Again, these guidelines are deceptively simple, but much harder to implement. Roman goes into great detail of the type of shots to use, the transitions, continuity and staying on the good side of the camera line. What is fantastic about this how-to guide is that it is delivered through the visual medium; it reads like a comic strip itself. The storytelling and message is clear, much like the television show. It is a guide every young animator or filmmaker should read.

So why has the show lasted for so long? The key factor is the quality of the writing. As with any long-running show, some complain that it is “not as good as it used to be”. But sometimes familiarity breeds contempt. Because the show is now ubiquitous, viewers and critics alike can become complacent, spoiled even. When you average 22 episodes per season, there will always be dips in the quality.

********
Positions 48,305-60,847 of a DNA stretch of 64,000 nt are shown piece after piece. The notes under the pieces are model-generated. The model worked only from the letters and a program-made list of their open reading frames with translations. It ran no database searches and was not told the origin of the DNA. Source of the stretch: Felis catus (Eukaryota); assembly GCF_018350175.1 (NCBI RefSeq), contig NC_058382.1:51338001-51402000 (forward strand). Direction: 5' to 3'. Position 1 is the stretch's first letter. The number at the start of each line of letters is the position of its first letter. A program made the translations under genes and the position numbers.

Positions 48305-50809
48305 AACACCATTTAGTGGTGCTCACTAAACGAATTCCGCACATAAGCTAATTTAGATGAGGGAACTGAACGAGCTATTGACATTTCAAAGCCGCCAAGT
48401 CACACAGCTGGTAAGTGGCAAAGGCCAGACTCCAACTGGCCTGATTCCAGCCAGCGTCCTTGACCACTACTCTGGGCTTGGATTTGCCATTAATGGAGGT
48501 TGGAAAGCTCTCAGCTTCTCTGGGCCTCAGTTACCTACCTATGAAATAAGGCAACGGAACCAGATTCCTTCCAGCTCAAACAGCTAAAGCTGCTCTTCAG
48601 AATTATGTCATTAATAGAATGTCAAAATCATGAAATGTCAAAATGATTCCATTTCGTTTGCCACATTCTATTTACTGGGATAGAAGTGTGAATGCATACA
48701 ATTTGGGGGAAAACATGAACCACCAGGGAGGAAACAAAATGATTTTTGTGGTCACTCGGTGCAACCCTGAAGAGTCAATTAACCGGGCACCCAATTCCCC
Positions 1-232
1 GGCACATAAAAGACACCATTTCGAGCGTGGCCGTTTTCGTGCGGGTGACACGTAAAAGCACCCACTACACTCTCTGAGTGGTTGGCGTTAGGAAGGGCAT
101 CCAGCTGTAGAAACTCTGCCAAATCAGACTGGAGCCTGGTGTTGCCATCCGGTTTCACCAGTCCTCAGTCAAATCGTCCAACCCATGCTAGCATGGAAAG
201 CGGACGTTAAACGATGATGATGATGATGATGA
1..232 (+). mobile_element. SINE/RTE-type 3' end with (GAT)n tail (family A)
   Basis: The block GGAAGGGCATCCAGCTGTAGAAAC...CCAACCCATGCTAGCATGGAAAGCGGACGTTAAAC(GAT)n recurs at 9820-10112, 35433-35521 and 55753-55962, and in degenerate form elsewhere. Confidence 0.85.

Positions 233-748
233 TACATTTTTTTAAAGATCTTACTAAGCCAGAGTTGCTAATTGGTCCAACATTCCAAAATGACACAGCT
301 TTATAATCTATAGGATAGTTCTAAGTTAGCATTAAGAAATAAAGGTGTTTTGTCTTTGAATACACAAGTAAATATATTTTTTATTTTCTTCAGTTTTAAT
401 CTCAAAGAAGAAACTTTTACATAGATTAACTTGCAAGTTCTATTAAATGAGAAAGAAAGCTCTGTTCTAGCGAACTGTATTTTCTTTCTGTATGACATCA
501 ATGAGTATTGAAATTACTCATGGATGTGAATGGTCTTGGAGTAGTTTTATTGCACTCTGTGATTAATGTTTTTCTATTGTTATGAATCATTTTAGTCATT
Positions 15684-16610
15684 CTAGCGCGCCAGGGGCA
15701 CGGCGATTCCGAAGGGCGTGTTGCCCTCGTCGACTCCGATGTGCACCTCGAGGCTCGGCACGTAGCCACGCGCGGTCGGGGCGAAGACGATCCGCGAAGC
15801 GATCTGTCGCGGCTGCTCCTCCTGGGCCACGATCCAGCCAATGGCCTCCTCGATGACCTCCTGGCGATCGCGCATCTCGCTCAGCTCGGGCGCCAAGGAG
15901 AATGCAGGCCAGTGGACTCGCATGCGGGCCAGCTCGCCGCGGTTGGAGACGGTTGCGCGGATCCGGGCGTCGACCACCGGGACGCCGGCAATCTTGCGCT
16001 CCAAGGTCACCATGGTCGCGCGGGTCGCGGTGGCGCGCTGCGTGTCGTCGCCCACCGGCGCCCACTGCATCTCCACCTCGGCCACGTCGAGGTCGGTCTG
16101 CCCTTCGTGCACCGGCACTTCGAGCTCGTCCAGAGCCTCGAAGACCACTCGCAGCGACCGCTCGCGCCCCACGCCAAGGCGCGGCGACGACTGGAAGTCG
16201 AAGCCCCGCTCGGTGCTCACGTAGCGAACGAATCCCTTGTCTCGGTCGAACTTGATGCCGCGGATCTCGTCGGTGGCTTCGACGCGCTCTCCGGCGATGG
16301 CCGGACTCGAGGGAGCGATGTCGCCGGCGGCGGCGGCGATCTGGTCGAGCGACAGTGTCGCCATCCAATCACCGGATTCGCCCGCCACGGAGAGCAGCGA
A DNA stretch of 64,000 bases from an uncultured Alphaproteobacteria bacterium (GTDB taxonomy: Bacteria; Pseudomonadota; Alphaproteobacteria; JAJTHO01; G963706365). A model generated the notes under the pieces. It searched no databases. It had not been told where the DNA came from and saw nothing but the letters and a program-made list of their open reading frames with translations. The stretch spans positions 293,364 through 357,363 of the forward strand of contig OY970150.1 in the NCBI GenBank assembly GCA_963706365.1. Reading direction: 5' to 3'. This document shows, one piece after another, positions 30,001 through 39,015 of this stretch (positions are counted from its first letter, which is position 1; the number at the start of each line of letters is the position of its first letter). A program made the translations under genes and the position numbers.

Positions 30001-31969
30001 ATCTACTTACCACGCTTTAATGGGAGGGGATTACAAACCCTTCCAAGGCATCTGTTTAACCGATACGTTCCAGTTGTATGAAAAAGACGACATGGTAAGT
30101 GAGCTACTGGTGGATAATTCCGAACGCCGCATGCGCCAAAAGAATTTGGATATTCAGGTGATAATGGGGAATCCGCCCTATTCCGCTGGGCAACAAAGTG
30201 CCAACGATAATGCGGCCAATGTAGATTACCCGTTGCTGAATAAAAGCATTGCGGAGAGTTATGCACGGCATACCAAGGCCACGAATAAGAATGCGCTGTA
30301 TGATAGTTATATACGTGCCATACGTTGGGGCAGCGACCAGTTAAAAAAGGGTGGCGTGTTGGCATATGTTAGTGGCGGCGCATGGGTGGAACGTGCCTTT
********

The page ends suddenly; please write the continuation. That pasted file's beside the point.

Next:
But over the years the references to pop culture, the characterisation and the quickfire gags have maintained the interest of the mainstream audience. The show can still surprise even the most cynical viewer and it does not look like it is going to disappear from our screens any time soon. What other show could have predicted a world where Donald Trump was President of the United States, 16 years before it actually happened? Long may The Simpsons continue.

Phillip Vaughan is Director MSc Animation and VFX, University of Dundee.

This article first appeared on The Conversation.

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The quirks and perks of travelling with your hard to impress mom

We must admit that the jar of pickle always comes in handy.

A year ago, Priyanka, a 26-year-old banking professional, was packing her light-weight duffel bag for an upcoming international trip. Keen to explore the place, she wanted to travel light and fuss free. It was not meant to be. For Priyanka was travelling with her mother, and that meant carrying at least two extra suitcases packed with odds and ends for any eventuality just short of a nuclear war.